Way to make a "boldly go" joke, NPR.
November 9, 2007 11:52 PM   Subscribe

Leonard Nimoy's new photography book is not what you'd expect. In this NPR interview, Nimoy discusses his new book, The Full Body Project.

A quote from the interview:

"[I was told] 'Whenever a fat person steps on stage to perform, and is not the butt of a joke, that's a political statement," and I found that quite profound."
posted by SassHat (43 comments total) 1 user marked this as a favorite

 
Huh, you're right not what I expected. I saw some of Nimoy's photos a long time ago in a book of his poetry. From what I remember the writing was all love poems to his wife, and the photos interspersed were closeups of female nipples. As a teenager I found it pretty hilarious, I imagine I still would.

This book seems very different, though. The forward is by Natalie Angier, that bodes well for it.
posted by arcticwoman at 12:13 AM on November 10, 2007


Pervert.
posted by Roman Graves at 12:18 AM on November 10, 2007


Nice interview. Nimoy's a smart, articulate man. I was wondering if Star Trek questions are verboten, maybe even contractually, but he answered one at the end of the interview with good grace.
posted by Ethereal Bligh at 12:20 AM on November 10, 2007


These were, in fact, precisely what I was expecting.
posted by Reggie Digest at 12:26 AM on November 10, 2007


So a Trekkie has a thing for BBW's. Stop the presses.

Wake me when someone involved in Shadowrun makes a coffee table book about Furries.
posted by sourwookie at 12:32 AM on November 10, 2007 [3 favorites]


These were, in fact, precisely what I was expecting.

Having seen Spock's chubby chasing photographs numerous times before on the blue.
posted by PeterMcDermott at 12:32 AM on November 10, 2007


Most illogical.
posted by Cool Papa Bell at 12:38 AM on November 10, 2007


Rubensesque!
posted by flapjax at midnite at 2:22 AM on November 10, 2007


Needs More Shatner?
posted by flapjax at midnite at 2:25 AM on November 10, 2007 [1 favorite]


I just saw this exhibit at the Michelson Gallery in Northampton MA last weekend with Nimoy in attendance for the opening.

There are some lovely photos, but mostly the work rang hollow to me. There was no ground being broken here and most of the images on display were his homage to works by other artists.

I hate walking away from an exhibit with a "meh" feeling but that's really all I could muster for it.
posted by FlamingBore at 2:54 AM on November 10, 2007 [1 favorite]


Heavy.
posted by greenskpr at 4:22 AM on November 10, 2007


Damnit Jim, Spock is a green-blooded chubby chaser!
posted by psmealey at 4:25 AM on November 10, 2007 [1 favorite]


He cannot lie. You other brothers can't deny.
posted by ColdChef at 4:55 AM on November 10, 2007 [5 favorites]


Doing something new and daring with nudes is difficult. I'd have to see the book, but most of his work fails to turn my crank.
posted by chuckdarwin at 5:13 AM on November 10, 2007


If his work doesn't turn our cranks, I am rather certain our perception of his work matters not to him beyond the superficial, nor do I think it should.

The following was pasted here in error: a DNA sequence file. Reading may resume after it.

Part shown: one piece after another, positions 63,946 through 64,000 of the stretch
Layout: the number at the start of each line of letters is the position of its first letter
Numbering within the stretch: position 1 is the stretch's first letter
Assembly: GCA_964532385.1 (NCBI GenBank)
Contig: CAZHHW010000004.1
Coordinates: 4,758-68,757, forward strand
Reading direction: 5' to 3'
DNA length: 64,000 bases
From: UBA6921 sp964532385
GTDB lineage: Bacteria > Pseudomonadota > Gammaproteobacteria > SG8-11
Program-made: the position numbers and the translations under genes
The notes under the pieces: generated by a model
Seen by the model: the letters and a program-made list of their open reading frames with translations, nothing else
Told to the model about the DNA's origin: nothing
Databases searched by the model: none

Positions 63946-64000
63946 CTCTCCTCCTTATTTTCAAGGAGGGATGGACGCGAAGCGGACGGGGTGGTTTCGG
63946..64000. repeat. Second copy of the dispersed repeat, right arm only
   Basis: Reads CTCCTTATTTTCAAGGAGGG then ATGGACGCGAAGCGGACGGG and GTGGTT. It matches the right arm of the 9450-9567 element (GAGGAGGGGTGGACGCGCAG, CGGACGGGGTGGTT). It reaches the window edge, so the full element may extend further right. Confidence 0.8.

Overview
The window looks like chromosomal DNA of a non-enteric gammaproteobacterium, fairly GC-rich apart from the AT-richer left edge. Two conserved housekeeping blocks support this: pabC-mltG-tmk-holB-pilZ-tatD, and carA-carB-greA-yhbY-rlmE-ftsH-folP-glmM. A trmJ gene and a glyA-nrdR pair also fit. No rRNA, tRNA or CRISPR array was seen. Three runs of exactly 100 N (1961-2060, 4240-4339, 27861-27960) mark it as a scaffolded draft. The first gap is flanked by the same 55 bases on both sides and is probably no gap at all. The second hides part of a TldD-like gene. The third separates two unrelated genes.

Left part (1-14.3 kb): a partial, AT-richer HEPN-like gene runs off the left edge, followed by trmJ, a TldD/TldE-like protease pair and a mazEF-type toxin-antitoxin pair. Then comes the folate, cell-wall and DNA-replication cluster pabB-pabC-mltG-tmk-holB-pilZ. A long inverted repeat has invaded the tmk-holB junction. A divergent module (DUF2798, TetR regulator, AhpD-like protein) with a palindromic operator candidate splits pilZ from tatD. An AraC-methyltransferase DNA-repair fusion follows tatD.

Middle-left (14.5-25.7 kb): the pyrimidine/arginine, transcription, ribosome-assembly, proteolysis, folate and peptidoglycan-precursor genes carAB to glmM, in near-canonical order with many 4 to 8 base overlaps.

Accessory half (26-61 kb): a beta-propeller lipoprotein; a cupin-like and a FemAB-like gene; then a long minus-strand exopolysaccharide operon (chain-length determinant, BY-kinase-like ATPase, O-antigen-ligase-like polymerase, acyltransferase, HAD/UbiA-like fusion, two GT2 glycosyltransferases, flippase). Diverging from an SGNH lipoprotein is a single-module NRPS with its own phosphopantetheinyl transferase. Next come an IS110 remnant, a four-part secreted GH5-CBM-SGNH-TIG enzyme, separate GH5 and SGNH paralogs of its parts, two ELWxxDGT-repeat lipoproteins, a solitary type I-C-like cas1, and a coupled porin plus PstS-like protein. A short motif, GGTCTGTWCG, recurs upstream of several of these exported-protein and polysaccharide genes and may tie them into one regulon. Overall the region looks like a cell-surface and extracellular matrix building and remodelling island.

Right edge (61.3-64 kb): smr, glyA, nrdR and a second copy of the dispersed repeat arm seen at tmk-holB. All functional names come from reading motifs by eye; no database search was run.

Each person is different. I've chased my fair share of chubby ladies in my lifetime, as well as my fair share of walking coat hangers. However, what more often than not turns my head is whether or not the lass looks healthy, and that can depend on the person. Some women carry their weight very well and are attractive despite it - perhaps because of it. Other women (fat or thin) are unattractive not because of weight or lack of weight, but because they just don't take care of themselves.

The fact is obese women are at risk of many medical conditions, as are overtly thin women. The real beauty, in my opinion, rests somewhere in between. I just like healthy women. If that brands me a chubby chaser, so be it.

While the territory is well heeled, and perhaps not as daring or provocative as he might like, I think it's considerate of Nimoy to use his artistic effort and his time to bring attention to the issue of human obesity. Essentially what he's made is a coffee table book, and coffee table books are supposed to encourage discussion. In so far as that is true, Nimoy is a success in this 'project.'

Nimoy's doing what he loves by making things like The Full Body Project. If only we could all say that when we reach his age. Some of us can say that now. Are you one of them?

No Star Trek references were harmed during the making of this reply. I was tempted to make an obscure Blair Witch Project reference, but managed to contain myself.
posted by ZachsMind at 6:12 AM on November 10, 2007 [4 favorites]


The fact is obese women are at risk of many medical conditions, as are overtly thin women.

This assertion is by no means proven, as I'm sure you're aware from just skimming the battlegrounds of fat and health on the blue, let alone the rest of life.

In either direction.

Making this assertion is, to me, morally reprehensible.
posted by kalessin at 6:44 AM on November 10, 2007


More power to him. Though I am not a fan of obesity, I want to see resistance to the idolization of bony, boyish figures with big tits. When you look at all of the art produced by humanity, this kind of lust for anorexia really didn't get going until the 1960s.
posted by rolypolyman at 6:46 AM on November 10, 2007


Oh jeez, now you've done it.
posted by ghastlyfop at 6:52 AM on November 10, 2007


The person who told Nimoy "Whenever a fat person steps on stage to perform, and is not the butt of a joke, that's a political statement," was dancer Heather MacAllister who modeled in some of his photos and who died last year or ovarian cancer.
posted by serazin at 6:53 AM on November 10, 2007


Having seen Spock's chubby chasing photographs numerous times before on the blue.

Have you seen Nimoy's photography web site? He has photographed nudes with female models of many different shapes and sizes. He has photographed large women as part of his Full Body Project, but unless your ideal of the female body is Calista Flockhart and Twiggy, many of the women in Nimoy's other photographic series could not be classified as "chubby." Just because Nimoy has a photographer's eye that can appreciate women of many different shapes and sizes, that's no reason he should be pathologized as a "chubby chaser."
posted by jonp72 at 7:35 AM on November 10, 2007 [1 favorite]